EUS-GBD with a SEMS is a possible alternative treatment for acute cholecystitis. Long-term outcomes after removal of the SEMS were excellent. Removal of the SEMS at 4-wk after SEMS placement and improvement of symptoms might avoid migration of the stent and recurrence of cholecystitis due to food impaction.
Core tip: Endoscopic ultrasound-guided gallbladder drainage (EUS-GBD) was recently used to treat acute cholecystitis. The aim of this study was to assess the utility of removal of self-expandable metal stent (SEMS) at 4-wk after EUS-GBD. Twelve patients with acute calculous cholecystitis underwent EUS-GBD with a SEMS. The rates of technical success, clinical success, and adverse events were 100%, 100%, and 0%, respectively. Recurrence was seen in one patient (8.3%). The median follow-up period after EUS-GBD was 304 d. Removal of the SEMS at 4-wk after SEMS placement might avoid migration of the stent and recurrence of cholecystitis due to food impaction.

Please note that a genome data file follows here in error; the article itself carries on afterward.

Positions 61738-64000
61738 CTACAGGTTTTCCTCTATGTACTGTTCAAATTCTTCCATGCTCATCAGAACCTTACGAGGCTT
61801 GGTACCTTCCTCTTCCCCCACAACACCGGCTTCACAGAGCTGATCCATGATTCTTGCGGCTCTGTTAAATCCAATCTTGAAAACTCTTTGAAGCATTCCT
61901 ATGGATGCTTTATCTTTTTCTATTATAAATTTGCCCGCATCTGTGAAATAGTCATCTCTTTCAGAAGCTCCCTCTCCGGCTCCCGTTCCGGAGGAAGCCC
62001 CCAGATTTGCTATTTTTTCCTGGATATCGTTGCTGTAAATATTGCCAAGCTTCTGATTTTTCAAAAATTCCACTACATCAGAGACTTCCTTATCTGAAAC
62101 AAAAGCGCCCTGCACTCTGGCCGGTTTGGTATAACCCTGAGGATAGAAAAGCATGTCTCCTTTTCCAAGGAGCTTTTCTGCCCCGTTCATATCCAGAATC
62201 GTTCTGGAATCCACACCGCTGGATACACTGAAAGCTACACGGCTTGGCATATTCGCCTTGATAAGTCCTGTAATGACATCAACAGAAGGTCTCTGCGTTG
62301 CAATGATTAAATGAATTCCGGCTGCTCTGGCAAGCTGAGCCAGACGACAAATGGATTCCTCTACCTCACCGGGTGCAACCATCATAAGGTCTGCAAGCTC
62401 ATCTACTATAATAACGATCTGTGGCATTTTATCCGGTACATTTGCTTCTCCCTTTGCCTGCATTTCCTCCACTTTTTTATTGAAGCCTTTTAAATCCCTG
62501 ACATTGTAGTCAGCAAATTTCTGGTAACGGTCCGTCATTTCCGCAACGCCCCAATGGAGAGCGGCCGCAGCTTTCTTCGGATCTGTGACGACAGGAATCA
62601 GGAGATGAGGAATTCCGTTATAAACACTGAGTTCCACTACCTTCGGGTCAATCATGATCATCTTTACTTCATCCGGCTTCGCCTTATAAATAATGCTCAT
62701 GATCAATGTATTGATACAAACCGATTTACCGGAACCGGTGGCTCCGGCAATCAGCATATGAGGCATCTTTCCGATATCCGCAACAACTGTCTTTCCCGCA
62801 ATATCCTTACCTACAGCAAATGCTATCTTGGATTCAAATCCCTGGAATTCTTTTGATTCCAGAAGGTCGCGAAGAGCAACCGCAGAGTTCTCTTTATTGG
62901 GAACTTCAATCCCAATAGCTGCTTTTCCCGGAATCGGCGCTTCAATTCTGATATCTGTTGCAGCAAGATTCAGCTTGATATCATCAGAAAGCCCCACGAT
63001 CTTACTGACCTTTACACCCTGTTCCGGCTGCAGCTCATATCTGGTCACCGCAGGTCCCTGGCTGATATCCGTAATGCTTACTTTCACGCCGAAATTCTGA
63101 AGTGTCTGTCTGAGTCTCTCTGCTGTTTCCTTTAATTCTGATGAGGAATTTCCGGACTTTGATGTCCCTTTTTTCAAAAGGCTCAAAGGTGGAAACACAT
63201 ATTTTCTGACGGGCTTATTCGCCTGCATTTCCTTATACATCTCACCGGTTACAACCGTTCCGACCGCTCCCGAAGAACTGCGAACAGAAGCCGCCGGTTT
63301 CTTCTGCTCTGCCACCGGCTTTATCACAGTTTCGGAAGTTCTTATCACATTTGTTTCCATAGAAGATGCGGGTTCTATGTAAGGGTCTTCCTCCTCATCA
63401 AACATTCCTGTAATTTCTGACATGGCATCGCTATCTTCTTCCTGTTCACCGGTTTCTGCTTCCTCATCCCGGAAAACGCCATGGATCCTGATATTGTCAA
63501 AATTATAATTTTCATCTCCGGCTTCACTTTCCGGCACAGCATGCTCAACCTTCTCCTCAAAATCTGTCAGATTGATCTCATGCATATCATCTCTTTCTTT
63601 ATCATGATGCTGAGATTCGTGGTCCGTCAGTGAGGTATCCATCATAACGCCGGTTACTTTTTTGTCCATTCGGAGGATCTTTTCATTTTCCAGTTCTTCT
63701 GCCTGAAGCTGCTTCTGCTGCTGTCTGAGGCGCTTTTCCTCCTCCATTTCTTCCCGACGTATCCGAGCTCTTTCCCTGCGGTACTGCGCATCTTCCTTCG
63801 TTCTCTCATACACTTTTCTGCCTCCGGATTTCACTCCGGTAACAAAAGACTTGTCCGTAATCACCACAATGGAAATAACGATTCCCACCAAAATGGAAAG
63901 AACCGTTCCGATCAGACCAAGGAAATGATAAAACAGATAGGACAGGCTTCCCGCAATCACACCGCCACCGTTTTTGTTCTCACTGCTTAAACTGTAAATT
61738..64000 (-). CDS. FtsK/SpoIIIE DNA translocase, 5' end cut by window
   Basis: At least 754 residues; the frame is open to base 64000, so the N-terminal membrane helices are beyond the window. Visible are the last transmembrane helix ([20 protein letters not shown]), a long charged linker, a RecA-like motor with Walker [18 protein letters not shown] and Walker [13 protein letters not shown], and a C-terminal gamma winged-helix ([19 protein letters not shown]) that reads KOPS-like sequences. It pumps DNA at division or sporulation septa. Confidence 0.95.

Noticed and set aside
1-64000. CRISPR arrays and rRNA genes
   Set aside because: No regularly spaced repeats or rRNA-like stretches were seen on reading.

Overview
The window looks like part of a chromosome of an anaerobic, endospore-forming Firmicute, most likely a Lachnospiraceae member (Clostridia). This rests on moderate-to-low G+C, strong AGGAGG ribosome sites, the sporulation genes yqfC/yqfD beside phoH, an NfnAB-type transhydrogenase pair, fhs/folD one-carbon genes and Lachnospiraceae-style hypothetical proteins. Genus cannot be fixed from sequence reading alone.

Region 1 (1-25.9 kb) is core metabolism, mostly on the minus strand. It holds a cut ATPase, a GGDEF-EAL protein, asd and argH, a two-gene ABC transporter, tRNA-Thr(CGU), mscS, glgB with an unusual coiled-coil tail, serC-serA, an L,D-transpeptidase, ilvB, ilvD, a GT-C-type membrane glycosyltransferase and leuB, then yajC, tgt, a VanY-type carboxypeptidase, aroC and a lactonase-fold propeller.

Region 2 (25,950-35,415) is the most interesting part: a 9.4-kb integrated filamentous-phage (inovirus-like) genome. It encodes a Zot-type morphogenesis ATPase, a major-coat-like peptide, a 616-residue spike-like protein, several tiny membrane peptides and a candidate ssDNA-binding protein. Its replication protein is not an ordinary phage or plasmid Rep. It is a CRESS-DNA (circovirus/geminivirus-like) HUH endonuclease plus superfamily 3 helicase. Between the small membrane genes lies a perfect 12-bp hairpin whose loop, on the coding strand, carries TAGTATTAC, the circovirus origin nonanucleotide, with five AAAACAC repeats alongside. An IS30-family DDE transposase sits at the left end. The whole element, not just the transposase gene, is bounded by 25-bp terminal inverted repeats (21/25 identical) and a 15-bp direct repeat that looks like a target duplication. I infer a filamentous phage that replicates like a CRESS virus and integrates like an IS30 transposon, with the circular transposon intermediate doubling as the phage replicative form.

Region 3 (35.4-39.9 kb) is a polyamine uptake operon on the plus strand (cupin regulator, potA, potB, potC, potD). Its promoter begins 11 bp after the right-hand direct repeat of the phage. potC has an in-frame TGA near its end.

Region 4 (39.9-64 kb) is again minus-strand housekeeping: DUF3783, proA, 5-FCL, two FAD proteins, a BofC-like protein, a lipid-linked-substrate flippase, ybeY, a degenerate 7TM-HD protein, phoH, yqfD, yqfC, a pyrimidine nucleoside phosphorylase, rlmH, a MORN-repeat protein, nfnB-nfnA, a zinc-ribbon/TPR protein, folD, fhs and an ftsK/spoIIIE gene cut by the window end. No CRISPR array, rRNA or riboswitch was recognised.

Citation: Kamata K, Takenaka M, Kitano M, Omoto S, Miyata T, Minaga K, Yamao K, Imai H, Sakurai T, Watanabe T, Nishida N, Kudo M. Endoscopic ultrasound-guided gallbladder drainage for acute cholecystitis: Long-term outcomes after removal of a self-expandable metal stent. World J Gastroenterol 2017; 23(4): 661-667